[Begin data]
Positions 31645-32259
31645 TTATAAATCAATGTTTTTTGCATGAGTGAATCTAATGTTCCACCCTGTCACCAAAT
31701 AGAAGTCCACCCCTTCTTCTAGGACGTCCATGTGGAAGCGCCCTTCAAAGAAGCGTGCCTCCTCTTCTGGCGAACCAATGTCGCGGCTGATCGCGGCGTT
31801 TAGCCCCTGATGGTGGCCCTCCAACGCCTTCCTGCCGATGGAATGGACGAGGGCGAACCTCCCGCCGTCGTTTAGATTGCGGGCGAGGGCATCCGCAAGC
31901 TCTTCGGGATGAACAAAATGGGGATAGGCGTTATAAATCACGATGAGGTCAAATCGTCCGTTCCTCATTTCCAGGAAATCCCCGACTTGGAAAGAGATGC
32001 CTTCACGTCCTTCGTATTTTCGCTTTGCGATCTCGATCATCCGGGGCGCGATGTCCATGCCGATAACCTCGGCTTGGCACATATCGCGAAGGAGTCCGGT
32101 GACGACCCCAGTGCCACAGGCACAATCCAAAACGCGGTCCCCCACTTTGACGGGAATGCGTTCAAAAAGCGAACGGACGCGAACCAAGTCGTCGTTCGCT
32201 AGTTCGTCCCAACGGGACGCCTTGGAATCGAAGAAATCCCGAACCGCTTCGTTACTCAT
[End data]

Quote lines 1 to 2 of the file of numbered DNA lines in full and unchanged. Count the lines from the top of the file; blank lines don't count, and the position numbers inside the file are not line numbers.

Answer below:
Positions 31645-32259
31645 TTATAAATCAATGTTTTTTGCATGAGTGAATCTAATGTTCCACCCTGTCACCAAAT